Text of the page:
Sunday, September 1, 2013

Na Sung-Bum Scouting Report

Na Sung-Bum, a centerfielder for the NC Dinos, is one of the better rookie of the year candidates in the Korea Baseball Organization. About to turn 24, he was drafted by the Dinos 10th overall in the 2012 draft and brought up to the KBO team in May. The left-handed thrower and batter has basically been a league average hitter by hitting for more power than average/on base skills (95 OBP +, 107 SLG + according to non park adjusted league averages). His 7.9 walk rate isn't bad, but the strikeout rate is higher than you would want. Still, he has a .304 BABIP, which is lower than the league average of .320, meaning that the OBP could come up, especially since he is a good runner. Na is 11 for 12 in stolen bases with three triples so far this season.

13.2 % of Na's hits are home runs, nearly twice as high as the KBO league average of 7.4 % (MLB Average is 11.1 % this season, Carlos Gomez is a decent comparable in this regard, not to mention he also plays centerfield, with a 13.3 % ratio. Gomez is a much better runner than Na, not to mention Gomez is clearly playing at a higher level than the KBO). So he seems to be somewhat of an all or nothing hitter, especially since he only has 14 doubles. Here is a GIF of what I believe is his most recent homer:

 The pitch is basically in the middle of the plate, and Na uses a pretty awkward looking uppercut to get to the ball. He is looking to pull the ball, and obviously he did effectively, with a hard lined shot over the fence. 

 Here is a screenshot view of his first career KBO homer:

 His set up as the pitch is coming to him is pretty standard, with a slight crouch and lean that reminds me of Joey Votto (that is all that Na reminds of Joey Votto)
 At the point of contact, you see the same thing that we saw in the recent homer GIF. He dips his left shoulder down and drops his bat plane. This is a swing of a low ball hitter that is going to hit more fly-balls than ground-balls. Listed at about 6 feet tall and 211 pounds, Na has the frame to do this, and as the numbers show, he can pack a punch.
 This part of the swing, the follow through, seems the most awkward. He seems to pull off the ball a little, and the top of his body is at a different angle than his legs. They seem to be going to opposite directions. Since I brought up Joey Votto earlier, it might be helpful to look at a couple screenshots of the best left-handed hitter in baseball statistically over the past several seasons.

Votto pulls the ball to right-center field in this at-bat. Notice how his body stays more upright in his follow through, despite a somewhat uppercut swing path. Of course, Votto goes the other way more than he pulls the ball (at least when he hits for power), as this heat map from MLBfarm shows:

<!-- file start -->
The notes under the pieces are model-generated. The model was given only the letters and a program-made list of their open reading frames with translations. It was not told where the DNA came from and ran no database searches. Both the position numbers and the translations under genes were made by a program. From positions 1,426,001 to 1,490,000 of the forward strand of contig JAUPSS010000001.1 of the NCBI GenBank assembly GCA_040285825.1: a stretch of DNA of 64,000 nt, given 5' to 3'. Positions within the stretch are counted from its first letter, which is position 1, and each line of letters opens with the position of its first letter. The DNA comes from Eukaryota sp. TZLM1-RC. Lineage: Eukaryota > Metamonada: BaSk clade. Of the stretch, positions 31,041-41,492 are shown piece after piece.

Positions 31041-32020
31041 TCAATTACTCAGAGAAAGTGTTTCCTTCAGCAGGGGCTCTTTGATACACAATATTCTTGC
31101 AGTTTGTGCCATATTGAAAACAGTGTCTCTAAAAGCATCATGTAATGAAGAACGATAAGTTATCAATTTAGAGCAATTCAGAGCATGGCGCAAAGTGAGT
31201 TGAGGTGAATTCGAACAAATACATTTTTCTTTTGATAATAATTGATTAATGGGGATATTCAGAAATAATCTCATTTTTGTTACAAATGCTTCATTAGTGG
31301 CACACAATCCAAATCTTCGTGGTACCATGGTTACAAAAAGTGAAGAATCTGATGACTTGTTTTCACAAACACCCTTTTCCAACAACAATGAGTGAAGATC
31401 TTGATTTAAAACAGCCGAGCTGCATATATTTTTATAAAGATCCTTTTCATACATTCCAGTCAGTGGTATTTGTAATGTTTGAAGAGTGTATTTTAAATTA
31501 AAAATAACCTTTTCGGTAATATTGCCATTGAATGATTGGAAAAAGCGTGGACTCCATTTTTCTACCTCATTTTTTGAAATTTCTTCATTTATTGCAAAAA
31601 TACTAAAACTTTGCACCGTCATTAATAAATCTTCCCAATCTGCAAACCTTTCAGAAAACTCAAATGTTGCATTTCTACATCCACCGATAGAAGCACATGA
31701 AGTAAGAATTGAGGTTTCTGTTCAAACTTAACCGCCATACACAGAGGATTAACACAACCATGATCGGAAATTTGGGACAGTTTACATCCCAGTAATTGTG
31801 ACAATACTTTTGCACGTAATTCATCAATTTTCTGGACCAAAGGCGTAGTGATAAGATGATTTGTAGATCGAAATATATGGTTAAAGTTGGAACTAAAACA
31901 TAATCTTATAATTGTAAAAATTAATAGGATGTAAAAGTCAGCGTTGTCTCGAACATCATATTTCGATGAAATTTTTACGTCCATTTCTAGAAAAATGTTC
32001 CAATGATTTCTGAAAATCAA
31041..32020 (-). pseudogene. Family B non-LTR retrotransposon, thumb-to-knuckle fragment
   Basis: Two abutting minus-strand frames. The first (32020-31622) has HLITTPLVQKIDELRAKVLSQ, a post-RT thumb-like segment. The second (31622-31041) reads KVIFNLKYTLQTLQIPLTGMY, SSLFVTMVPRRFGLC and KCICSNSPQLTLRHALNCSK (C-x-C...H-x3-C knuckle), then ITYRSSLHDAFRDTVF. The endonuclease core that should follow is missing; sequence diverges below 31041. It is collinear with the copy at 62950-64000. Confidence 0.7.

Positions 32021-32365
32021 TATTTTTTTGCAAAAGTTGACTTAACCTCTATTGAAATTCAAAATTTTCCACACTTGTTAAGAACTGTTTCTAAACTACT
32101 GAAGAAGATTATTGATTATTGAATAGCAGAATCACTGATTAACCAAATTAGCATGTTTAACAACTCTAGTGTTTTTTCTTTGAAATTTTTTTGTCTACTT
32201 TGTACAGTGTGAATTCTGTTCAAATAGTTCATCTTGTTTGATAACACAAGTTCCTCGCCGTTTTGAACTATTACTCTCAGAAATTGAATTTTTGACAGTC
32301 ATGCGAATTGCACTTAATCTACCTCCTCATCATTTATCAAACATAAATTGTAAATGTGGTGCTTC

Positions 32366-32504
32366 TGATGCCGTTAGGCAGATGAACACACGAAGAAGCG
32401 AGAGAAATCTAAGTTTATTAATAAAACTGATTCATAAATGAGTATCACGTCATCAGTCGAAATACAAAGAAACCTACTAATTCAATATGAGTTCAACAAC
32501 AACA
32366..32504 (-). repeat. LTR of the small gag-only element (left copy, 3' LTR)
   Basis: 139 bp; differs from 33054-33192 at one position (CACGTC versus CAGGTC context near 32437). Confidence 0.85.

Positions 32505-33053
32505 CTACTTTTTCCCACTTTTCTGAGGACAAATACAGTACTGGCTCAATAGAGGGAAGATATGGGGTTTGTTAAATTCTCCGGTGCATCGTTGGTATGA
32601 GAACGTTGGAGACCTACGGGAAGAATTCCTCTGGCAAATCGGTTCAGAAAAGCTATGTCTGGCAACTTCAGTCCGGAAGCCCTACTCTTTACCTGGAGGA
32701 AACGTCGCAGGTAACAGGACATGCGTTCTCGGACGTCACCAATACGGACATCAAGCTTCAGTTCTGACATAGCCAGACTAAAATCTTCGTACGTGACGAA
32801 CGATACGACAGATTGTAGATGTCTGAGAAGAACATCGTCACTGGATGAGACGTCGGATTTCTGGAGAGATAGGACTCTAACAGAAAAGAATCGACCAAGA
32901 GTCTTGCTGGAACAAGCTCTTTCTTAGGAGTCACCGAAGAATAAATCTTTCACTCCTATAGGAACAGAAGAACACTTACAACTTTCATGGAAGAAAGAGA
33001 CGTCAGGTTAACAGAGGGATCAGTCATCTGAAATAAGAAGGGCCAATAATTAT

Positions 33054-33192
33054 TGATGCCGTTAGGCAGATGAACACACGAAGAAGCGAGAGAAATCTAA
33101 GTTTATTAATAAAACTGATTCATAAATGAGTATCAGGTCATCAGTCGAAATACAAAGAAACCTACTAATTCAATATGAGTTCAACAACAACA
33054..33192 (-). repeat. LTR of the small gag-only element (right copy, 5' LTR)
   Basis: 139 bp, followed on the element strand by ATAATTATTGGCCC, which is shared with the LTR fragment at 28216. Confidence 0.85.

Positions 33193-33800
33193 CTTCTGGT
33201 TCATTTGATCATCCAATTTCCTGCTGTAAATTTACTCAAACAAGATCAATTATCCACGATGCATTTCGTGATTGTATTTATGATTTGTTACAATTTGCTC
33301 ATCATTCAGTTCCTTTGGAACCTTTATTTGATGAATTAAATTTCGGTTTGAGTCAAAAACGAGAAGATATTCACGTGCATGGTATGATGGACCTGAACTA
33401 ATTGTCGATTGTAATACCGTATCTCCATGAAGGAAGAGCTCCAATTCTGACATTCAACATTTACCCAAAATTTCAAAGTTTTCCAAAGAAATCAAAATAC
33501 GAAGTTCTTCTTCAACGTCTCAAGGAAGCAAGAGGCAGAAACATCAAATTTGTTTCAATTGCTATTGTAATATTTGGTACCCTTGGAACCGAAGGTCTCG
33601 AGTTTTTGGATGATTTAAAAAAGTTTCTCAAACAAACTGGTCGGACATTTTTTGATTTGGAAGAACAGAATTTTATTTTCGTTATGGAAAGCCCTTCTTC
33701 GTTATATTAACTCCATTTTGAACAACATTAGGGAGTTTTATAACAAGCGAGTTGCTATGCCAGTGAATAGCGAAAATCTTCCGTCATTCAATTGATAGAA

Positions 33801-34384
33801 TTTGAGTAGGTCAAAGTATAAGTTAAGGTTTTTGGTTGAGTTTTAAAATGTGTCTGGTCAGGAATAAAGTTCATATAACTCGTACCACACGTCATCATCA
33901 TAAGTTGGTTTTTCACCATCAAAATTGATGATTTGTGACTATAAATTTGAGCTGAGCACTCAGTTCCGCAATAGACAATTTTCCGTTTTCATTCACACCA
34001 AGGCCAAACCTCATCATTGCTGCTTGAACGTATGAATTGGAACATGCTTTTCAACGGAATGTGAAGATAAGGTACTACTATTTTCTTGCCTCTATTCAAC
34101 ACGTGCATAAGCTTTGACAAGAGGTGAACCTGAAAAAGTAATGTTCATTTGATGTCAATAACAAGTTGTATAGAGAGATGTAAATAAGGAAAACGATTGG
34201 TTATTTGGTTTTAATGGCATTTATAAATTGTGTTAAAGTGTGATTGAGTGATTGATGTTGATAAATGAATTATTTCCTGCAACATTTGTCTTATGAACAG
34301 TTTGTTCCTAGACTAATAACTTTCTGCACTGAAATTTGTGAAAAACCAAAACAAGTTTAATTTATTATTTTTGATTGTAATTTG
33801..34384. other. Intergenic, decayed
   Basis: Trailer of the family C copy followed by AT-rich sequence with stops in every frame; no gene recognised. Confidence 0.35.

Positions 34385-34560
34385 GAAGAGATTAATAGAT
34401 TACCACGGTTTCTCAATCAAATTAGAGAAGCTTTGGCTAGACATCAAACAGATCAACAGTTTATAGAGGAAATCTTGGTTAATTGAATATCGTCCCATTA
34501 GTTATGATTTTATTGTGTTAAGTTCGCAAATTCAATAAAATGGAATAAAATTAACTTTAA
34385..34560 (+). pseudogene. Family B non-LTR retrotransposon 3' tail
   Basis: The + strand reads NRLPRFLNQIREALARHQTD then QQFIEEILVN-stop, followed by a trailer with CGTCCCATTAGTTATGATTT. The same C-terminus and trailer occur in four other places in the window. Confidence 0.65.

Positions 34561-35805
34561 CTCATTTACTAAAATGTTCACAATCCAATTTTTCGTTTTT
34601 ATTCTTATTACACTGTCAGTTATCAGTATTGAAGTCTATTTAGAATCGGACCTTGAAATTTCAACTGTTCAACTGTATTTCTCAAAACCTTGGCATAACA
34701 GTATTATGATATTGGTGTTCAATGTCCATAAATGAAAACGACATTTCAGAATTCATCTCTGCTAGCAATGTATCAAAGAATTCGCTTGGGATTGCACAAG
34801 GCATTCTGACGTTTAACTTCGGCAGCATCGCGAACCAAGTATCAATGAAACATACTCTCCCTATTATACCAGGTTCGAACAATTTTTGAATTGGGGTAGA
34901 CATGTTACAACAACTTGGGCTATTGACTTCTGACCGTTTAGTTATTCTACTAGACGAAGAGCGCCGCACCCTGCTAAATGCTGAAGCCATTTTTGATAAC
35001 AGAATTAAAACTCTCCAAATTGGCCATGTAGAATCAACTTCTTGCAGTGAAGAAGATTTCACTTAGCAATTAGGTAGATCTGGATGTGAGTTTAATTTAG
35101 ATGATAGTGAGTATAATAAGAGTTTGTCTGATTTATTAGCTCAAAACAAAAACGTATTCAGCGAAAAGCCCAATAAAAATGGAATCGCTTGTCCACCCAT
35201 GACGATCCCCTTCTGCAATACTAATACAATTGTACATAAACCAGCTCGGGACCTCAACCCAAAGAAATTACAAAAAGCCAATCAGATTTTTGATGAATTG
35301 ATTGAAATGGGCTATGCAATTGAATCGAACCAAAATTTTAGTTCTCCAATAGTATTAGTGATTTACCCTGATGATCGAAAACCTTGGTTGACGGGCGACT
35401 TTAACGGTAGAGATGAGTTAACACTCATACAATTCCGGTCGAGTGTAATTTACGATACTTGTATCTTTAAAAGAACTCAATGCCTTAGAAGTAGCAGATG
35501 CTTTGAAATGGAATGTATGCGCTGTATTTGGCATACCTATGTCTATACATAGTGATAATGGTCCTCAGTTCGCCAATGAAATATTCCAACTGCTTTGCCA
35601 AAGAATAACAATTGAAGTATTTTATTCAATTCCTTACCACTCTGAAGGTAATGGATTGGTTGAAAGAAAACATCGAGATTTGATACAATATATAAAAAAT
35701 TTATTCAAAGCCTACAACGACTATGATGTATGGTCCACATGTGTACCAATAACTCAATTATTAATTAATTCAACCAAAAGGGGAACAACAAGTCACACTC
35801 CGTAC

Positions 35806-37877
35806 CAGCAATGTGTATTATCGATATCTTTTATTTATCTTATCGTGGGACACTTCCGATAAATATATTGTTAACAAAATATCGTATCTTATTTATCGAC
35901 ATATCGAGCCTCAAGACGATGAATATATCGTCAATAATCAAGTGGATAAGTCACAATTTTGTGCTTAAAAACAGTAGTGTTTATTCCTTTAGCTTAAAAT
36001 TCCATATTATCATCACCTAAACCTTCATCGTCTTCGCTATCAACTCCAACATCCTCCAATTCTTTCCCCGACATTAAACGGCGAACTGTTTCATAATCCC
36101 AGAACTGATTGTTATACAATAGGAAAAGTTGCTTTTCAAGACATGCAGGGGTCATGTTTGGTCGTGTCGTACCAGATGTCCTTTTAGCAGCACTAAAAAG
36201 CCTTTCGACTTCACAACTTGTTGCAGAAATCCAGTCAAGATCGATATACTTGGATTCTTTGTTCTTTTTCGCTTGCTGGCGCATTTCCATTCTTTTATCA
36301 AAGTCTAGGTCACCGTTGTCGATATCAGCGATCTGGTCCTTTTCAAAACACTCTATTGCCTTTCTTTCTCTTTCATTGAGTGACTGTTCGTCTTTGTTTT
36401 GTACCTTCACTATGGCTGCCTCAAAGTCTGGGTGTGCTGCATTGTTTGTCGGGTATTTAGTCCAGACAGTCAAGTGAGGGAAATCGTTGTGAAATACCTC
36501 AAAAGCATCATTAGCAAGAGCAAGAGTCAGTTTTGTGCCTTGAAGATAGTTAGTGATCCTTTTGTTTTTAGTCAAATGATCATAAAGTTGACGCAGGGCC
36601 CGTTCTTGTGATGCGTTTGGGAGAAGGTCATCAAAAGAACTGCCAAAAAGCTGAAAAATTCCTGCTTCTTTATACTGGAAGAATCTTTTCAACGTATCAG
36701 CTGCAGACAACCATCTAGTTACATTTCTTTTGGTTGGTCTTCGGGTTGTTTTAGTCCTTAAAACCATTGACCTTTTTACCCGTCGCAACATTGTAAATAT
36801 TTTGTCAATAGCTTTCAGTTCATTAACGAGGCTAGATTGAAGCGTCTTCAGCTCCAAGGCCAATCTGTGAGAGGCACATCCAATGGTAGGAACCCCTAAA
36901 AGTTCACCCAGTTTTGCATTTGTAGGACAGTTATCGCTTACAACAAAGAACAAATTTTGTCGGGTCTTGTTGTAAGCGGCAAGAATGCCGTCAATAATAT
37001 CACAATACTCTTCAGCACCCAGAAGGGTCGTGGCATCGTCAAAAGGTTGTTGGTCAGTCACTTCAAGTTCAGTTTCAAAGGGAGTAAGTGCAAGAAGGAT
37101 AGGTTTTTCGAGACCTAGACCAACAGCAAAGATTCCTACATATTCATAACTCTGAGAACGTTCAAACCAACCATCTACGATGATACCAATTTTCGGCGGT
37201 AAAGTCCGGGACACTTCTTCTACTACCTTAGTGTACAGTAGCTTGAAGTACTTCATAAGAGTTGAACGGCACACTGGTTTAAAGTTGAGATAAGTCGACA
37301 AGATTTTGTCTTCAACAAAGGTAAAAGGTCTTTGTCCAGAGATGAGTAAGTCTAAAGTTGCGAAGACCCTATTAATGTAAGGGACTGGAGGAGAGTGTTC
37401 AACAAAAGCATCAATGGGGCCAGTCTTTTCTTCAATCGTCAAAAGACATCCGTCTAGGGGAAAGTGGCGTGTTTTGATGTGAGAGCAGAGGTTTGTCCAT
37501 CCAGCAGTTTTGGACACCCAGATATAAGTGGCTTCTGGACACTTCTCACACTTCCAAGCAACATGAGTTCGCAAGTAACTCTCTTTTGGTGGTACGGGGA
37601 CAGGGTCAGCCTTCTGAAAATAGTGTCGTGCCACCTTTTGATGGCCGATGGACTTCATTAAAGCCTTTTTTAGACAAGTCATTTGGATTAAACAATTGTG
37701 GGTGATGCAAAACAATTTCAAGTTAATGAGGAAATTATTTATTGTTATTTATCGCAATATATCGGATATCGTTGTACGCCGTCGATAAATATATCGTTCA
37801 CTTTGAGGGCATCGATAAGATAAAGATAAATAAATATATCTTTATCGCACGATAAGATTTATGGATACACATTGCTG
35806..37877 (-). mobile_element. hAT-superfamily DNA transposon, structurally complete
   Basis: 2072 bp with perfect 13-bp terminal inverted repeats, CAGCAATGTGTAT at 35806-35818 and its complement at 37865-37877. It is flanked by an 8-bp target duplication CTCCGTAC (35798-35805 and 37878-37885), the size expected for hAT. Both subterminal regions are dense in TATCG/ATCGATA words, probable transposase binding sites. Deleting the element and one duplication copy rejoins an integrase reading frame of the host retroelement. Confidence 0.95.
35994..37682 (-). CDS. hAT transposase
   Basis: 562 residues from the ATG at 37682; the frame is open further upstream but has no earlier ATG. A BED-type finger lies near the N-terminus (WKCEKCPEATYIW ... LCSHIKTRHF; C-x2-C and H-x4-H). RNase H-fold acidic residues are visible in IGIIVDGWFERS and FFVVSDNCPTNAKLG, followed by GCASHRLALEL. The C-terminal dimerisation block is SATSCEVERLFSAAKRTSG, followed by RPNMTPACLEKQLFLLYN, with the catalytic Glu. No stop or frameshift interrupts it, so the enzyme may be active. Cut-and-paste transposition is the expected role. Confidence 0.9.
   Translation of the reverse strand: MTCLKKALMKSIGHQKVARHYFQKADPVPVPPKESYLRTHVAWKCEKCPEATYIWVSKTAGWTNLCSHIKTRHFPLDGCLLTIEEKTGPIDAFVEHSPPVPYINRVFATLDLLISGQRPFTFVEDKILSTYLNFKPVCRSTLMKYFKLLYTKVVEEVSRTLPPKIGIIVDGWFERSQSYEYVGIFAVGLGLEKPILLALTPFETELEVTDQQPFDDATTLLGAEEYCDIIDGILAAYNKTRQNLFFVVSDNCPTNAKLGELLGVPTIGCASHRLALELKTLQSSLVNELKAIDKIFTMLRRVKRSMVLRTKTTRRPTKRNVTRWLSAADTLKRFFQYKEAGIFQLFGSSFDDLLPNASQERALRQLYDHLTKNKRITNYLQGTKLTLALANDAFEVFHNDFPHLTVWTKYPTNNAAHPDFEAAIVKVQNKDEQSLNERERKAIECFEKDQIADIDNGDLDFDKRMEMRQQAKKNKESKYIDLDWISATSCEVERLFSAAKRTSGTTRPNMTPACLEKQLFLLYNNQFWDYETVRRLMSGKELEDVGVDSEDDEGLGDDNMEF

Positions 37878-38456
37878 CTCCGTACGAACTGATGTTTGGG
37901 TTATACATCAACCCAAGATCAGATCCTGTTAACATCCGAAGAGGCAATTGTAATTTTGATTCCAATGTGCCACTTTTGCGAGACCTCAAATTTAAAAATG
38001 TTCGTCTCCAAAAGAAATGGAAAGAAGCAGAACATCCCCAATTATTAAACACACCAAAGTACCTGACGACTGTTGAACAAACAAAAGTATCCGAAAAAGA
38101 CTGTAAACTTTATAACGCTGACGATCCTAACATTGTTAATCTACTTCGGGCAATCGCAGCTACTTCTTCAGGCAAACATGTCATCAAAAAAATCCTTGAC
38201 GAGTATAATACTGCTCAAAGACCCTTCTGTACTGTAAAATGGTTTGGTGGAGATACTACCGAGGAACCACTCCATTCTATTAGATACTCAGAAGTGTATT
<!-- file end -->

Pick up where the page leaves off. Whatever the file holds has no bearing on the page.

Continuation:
The following screenshot shows Votto hitting a homer the other way:

Notice that he does lean in on a pitch low and away, which you have to do to hit a pitch low away, but he doesn't go the other way with his legs. Unlike Na, who seems to twist his body, having his legs go the opposite of his body, Votto is on a solid front foot, which helps him keep his power going that way.

Of course, to compare Na to Votto is not fair to Na, but I think it serves the purpose to show what a great pure hitter does with his hitting mechanics and compare it with what Na is doing. The above screenshots of Na were partially blocked by the opposing pitcher, so here is an angle of Na that avoids the pitcher. This is about as high as his leg kick gets, as he avoids the large leg kick, opting for a more traditional small leg kick as a timing mechanism.

I do like how Na keeps his head in his swing, not causing even more body parts to be misaligned.

Here is a non home run GIF look at his swing, and a bit of a look at his speed

His size seems to help him make large strides and run what appears to be very smoothly and in control. The swing there was obviously an over swing, getting too long on an inside pitch, making it impossible for him to pull it with authority.

Even though he is mainly a pull hitter, he can go the other way as well

He can have great bat control at times, this is a really good piece of hitting. He doesn't have the power the other way, but he can poke an outside pitch the other way, which should help his average and prevent him from getting shifted on too heavily. I certainly don't want to paint the picture that he can't hit because he has some of what looks like mechanical flaws. He can hit. He has good bat speed and control, so I think his average and OBP should come up in the future.

Defensively, here is a look at his arm strength. He is a converted pitcher that could evidently throw up to 93 MPH and had some success in international play.
There have been some drops on more than one occasion, as he has shown his inexperience:
I think Na has a unique set of skills that make him a very interesting player. The traditional tools are all there, he can run, he can throw, and he can hit the ball with authority. So for that reason, he is interesting. However, it isn't like he is extremely young. He is going to be 24 next year with only a couple of seasons as a full time position player and less than a year of KBO experience. For that reason, I think their should be some serious brake tapping before calling him the next KBO superstar. He has to make significant strides both defensively and with the bat before I would be comfortable with that assertion. I think he is a nice player with quite a bit of talent, but he just isn't as advanced as he needs to be at this age to be someone who is on serious international radars or considered the KBO's next elite position player.

Thanks as always to Danny K for the help in gathering information and video for the post. All GIFs and screenshots came from videos from SPOTV's YouTube channel.

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